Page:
noun: A perfect game is a complete game pitched without a runner reaching base either by hit, base-on-balls, or error. It’s one of the rarest feats in baseball and a subset of no-hitters.
Variances: perfecto, perfie
This term is certainly relevant after Matt Cain pitched the first perfect game in San Francisco Giant history. He did it in style striking out 14 Astros on his way to a 10-0 win. Not only that, it was the second time the feat has occurred this season. Pretty unlikely considering how rare such an event is in baseball history. Only 22 perfect games have ever been pitched in Major League history.
As B-R’s definition states, the Perfect Game is indeed one of the rarest feats to accomplish by any player rivaled only by the unassisted triple play perhaps. Baseball Reference has a comprehensive page of all perfect games in baseball history and yes, they have already updated it to include Cain’s gem.
Notable Notes on Perfect Games
- I don’t need to remind any baseball fan of the most famous perfect game. Of course, I’m talking about Don Larsen’s 1956 World Series effort in which he mowed down the Brooklyn Dodger. Here’s the boxscore of the game that took place on October 8, 1956. Take a look. It feeds the soul just to look at it.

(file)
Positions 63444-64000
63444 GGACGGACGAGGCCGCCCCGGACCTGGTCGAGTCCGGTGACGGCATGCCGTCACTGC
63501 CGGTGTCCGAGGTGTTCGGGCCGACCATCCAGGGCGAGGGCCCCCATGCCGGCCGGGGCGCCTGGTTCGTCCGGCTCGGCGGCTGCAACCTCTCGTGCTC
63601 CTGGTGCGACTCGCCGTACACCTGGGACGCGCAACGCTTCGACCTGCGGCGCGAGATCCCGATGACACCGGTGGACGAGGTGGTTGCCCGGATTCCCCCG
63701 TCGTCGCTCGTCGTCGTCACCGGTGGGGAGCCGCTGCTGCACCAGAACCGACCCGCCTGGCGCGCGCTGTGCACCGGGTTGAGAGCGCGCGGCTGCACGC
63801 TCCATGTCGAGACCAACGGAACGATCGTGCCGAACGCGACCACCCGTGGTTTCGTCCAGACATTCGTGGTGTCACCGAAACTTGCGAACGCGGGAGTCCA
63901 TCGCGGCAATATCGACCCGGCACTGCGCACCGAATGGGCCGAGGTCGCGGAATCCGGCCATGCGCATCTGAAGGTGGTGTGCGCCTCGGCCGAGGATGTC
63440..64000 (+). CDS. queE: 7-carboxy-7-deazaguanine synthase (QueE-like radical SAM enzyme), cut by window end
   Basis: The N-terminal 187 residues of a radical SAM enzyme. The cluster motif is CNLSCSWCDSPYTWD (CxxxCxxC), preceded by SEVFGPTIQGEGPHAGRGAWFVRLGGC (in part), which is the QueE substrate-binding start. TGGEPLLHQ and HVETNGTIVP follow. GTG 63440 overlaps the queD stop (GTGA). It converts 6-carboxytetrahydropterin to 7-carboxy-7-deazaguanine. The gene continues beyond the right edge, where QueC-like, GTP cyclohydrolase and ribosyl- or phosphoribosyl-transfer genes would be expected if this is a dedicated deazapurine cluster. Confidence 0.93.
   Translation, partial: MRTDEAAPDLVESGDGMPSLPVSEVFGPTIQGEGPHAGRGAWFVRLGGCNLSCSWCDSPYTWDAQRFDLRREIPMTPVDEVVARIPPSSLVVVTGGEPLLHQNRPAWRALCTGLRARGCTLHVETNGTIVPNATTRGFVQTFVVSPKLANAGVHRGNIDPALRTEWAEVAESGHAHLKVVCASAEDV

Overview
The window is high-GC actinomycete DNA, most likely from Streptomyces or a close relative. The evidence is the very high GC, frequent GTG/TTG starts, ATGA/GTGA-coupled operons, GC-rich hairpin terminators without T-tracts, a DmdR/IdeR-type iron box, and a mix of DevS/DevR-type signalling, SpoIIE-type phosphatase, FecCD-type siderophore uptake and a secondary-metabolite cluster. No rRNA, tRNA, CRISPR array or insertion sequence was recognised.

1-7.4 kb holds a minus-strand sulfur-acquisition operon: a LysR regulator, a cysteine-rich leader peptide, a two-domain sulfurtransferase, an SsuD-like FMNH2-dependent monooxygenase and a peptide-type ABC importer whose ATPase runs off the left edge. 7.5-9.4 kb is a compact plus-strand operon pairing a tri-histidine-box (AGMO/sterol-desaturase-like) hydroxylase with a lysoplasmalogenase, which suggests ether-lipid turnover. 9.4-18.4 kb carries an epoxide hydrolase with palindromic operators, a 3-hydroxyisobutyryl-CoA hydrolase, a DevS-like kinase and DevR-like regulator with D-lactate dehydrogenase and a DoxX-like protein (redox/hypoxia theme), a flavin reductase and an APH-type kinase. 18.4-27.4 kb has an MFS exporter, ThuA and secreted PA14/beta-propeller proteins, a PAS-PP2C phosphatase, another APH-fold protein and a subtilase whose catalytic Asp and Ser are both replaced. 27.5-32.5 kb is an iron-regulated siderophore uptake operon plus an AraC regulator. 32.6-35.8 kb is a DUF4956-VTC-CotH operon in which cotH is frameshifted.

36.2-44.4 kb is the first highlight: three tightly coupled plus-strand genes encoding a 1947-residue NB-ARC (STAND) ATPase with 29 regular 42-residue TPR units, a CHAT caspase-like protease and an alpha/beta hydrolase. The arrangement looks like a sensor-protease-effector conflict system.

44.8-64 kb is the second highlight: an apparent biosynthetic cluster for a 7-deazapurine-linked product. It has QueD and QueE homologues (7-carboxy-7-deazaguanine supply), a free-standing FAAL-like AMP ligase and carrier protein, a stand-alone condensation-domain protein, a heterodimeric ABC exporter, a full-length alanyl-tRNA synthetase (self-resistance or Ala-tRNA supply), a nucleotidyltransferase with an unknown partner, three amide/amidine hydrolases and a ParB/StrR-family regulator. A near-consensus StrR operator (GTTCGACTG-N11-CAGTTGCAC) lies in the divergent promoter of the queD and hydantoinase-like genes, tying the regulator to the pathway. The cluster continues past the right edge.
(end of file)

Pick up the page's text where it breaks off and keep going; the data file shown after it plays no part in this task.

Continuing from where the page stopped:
- White Sox pitcher Charlie Robertson pitched a perfect game in 1922 in only his third start of his career. He went on to pitch 8 years in a otherwise un-noteworthy career winning 49 games and losing 80.
- It wasn’t until 1964 when the National League could make claim to a perfect game. That was when future Senator and current Phillie ace Jim Bunning won the first game of a doubleheader against the New York Mets by retiring all 27 in a row.
- Finally, this year isn’t the first year to have multiple perfect games. That occurred just two years ago in 2010, the year of the no-hitter. Six no-nos were pitched that year including perfect games by Dallas Braden and Roy Halladay. Some analysts are wondering if we’re headed toward that same trend this year with four no-hitters already on the books and two them perfectos.
Of course, the term ‘perfect game’ isn’t relegated to baseball. Independent of the baseball term, ‘perfect game’ is used in other sports. Most popularly, it is used in the sport of bowling to refer to a game when the bowler reaches the highest score of 300.